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35 mm film

From Academic Kids

Simulated 35 mm film with soundtracks - The outermost strips (on either side) contain the SDDS soundtrack as an image of a digital signal. In from them are the perforations used to drive the film through the projector, along with the Dolby Digital soundtrack between them. On the left side only the two tracks of analog soundtrack can be seen, often encoded using Dolby Surround to simulate a third track. Just in from the analog track is the timecode used to synchronize a DTS soundtrack. Finally, in the center, is the image, in this case compressed horizontally by Cinemascope.
Simulated 35 mm film with soundtracks - The outermost strips (on either side) contain the SDDS soundtrack as an image of a digital signal. In from them are the perforations used to drive the film through the projector, along with the Dolby Digital soundtrack between them. On the left side only the two tracks of analog soundtrack can be seen, often encoded using Dolby Surround to simulate a third track. Just in from the analog track is the timecode used to synchronize a DTS soundtrack. Finally, in the center, is the image, in this case compressed horizontally by Cinemascope.

35 mm film is the basic film format most commonly used for both still photography and motion pictures, and remains relatively unchanged since its introduction in 1889 by Thomas Edison. The photographic film is cut into strips 35 millimeters wide, with six perforations per inch (4.23 mm per perforation) along both edges.

The origin for the 35 mm size is an Eastman Kodak 70 mm roll film for photography, being cut in two. William Kennedy Laurie Dickson, working for Edison, then cut four round perforations per frame along both edges. The format was initially called Edison size. The flattened perforations were introduced by Bell & Howell around 1900, which remain to this day for camera original film. Kodak-Standard perforations were introduced some ten years later for projection use.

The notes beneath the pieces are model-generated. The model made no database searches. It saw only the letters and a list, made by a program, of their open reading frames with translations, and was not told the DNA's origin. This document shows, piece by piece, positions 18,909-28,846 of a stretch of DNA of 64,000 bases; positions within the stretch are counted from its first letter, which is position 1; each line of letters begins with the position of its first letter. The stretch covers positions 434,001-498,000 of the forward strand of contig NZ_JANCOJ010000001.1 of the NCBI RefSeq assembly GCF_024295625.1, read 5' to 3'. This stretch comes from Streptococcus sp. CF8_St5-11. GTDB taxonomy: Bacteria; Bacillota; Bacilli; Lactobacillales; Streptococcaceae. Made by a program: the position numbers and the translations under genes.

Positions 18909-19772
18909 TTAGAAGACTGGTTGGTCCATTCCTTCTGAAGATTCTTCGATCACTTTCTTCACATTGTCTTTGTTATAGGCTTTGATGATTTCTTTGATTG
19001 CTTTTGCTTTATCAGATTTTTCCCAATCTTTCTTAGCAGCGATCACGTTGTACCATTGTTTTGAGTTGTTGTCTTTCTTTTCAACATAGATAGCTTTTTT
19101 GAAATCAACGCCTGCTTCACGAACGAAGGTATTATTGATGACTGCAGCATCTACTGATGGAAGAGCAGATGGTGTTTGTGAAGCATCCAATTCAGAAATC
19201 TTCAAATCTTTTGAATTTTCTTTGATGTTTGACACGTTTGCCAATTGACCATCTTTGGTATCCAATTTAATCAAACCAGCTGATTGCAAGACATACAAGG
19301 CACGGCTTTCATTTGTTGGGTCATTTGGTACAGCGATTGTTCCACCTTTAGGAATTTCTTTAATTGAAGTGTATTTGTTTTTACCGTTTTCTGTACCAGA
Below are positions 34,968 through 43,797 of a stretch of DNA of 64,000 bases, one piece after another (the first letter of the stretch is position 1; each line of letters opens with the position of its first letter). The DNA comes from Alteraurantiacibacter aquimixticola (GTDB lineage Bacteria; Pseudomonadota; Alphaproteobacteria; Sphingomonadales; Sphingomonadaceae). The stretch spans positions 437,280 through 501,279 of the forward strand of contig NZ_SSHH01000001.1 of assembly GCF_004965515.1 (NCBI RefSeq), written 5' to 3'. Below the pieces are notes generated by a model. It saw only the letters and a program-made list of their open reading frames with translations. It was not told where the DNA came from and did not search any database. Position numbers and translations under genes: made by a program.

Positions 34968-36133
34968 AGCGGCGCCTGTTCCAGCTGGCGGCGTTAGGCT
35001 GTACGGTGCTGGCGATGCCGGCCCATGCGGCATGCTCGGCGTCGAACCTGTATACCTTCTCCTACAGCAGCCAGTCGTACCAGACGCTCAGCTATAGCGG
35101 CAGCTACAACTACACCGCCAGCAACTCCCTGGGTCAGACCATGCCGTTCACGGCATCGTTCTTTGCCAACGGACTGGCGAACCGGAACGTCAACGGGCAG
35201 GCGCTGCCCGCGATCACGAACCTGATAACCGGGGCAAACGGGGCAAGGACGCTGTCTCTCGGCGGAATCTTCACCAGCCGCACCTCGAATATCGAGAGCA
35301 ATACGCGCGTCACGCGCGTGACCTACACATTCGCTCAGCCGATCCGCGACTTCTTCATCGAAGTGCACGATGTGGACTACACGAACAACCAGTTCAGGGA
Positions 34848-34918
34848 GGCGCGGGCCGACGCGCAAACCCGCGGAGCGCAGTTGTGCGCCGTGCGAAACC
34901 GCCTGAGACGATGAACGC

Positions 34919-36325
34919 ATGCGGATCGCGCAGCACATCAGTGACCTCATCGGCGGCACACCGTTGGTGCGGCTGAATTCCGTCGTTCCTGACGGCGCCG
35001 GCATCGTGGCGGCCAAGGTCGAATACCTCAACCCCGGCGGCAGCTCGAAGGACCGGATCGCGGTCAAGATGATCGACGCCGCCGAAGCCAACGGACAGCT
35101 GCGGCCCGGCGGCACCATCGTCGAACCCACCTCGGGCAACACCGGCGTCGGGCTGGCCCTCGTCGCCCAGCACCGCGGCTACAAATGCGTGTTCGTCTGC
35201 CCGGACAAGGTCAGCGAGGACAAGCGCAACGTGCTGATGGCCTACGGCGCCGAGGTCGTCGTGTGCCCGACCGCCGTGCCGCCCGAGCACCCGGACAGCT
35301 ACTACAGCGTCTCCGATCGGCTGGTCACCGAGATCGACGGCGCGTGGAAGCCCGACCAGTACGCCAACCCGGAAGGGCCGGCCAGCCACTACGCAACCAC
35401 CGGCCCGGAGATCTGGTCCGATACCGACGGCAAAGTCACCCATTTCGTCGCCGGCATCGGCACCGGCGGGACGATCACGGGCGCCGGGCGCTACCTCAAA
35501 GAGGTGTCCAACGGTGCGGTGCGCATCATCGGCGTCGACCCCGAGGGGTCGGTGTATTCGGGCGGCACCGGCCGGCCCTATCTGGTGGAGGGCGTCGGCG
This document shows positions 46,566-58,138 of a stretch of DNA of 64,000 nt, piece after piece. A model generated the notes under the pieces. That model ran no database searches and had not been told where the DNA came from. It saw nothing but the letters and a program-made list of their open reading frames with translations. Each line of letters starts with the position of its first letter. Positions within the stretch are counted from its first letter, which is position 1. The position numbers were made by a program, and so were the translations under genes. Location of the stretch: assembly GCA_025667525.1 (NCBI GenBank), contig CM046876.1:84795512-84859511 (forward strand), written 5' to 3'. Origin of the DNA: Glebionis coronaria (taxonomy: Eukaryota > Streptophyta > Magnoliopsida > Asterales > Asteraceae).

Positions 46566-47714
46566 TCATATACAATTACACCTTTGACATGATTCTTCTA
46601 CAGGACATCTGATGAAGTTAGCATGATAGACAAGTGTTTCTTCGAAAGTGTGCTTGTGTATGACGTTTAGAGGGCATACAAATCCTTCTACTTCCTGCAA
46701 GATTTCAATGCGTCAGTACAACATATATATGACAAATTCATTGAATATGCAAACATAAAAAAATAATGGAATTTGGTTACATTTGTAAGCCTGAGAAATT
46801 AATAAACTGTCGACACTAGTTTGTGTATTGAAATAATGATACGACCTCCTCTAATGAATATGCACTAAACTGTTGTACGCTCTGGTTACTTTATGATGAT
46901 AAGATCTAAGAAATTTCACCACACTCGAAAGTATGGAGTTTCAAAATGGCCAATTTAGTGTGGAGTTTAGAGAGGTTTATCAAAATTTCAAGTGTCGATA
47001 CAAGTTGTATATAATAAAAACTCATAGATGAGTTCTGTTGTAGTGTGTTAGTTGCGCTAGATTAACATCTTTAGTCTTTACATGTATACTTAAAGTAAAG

A variation used by the Lumière Brothers used a single circular perforation in the centre of the film between frames.

The film format was introduced into still photography as early as 1913 (the Tourist Multiple) but first became popular with the launch of the Leica camera, created by Oskar Barnack. In normal still photography use, the film, with Kodak Standard perforations, is used horizontally, with each frame having an aspect ratio of 2:3, a size of 24 x 36 mm. See the 135 film section.

In the conventional motion picture format, frames are four perforations tall, with an aspect ratio of about 4:3. Still cameras in 35 mm and the VistaVision motion picture format use a horizontal frame with is eight perforations wide, resulting in a wider aspect ratio of 3:2 and greater detail, as more film area is used per frame.

The commonly used anamorphic widescreen format Cinemascope uses the conventional four-perf frame, but an anamorphic lens is used on both the camera and projector to produce a wider image, today with an aspect ratio of about 2.35. The image as stored on the film appears horizontally compressed.